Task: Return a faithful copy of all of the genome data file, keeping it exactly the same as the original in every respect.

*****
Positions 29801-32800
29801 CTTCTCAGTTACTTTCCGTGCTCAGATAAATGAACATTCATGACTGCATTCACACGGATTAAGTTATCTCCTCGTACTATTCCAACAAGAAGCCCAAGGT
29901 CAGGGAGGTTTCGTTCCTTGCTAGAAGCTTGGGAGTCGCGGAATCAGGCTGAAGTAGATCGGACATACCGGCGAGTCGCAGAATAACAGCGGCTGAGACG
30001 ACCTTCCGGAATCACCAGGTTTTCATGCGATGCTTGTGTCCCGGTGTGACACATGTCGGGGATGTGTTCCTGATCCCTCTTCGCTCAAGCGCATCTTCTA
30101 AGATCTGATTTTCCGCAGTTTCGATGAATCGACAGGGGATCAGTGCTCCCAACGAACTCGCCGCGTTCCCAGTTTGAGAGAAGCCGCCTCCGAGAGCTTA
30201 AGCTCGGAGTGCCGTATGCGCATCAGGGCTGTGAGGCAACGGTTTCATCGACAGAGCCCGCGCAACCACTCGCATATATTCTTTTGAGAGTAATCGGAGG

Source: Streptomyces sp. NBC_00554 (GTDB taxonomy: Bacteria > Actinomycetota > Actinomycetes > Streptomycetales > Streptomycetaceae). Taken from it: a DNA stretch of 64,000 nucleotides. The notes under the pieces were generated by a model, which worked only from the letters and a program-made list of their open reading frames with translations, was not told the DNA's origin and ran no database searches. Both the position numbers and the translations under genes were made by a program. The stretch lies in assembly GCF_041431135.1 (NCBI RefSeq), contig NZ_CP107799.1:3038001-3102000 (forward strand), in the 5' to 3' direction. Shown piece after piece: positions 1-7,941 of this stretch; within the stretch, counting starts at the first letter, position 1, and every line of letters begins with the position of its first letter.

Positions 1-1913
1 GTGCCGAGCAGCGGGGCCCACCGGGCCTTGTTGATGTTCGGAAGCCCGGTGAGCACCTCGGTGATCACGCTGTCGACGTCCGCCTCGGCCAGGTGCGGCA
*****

Positions 29801-32800
29801 CTTCTCAGTTACTTTCCGTGCTCAGATAAATGAACATTCATGACTGCATTCACACGGATTAAGTTATCTCCTCGTACTATTCCAACAAGAAGCCCAAGGT
29901 CAGGGAGGTTTCGTTCCTTGCTAGAAGCTTGGGAGTCGCGGAATCAGGCTGAAGTAGATCGGACATACCGGCGAGTCGCAGAATAACAGCGGCTGAGACG
30001 ACCTTCCGGAATCACCAGGTTTTCATGCGATGCTTGTGTCCCGGTGTGACACATGTCGGGGATGTGTTCCTGATCCCTCTTCGCTCAAGCGCATCTTCTA
30101 AGATCTGATTTTCCGCAGTTTCGATGAATCGACAGGGGATCAGTGCTCCCAACGAACTCGCCGCGTTCCCAGTTTGAGAGAAGCCGCCTCCGAGAGCTTA
30201 AGCTCGGAGTGCCGTATGCGCATCAGGGCTGTGAGGCAACGGTTTCATCGACAGAGCCCGCGCAACCACTCGCATATATTCTTTTGAGAGTAATCGGAGG

Source: Streptomyces sp. NBC_00554 (GTDB taxonomy: Bacteria > Actinomycetota > Actinomycetes > Streptomycetales > Streptomycetaceae). Taken from it: a DNA stretch of 64,000 nucleotides. The notes under the pieces were generated by a model, which worked only from the letters and a program-made list of their open reading frames with translations, was not told the DNA's origin and ran no database searches. Both the position numbers and the translations under genes were made by a program. The stretch lies in assembly GCF_041431135.1 (NCBI RefSeq), contig NZ_CP107799.1:3038001-3102000 (forward strand), in the 5' to 3' direction. Shown piece after piece: positions 1-7,941 of this stretch; within the stretch, counting starts at the first letter, position 1, and every line of letters begins with the position of its first letter.

Positions 1-1913
1 GTGCCGAGCAGCGGGGCCCACCGGGCCTTGTTGATGTTCGGAAGCCCGGTGAGCACCTCGGTGATCACGCTGTCGACGTCCGCCTCGGCCAGGTGCGGCA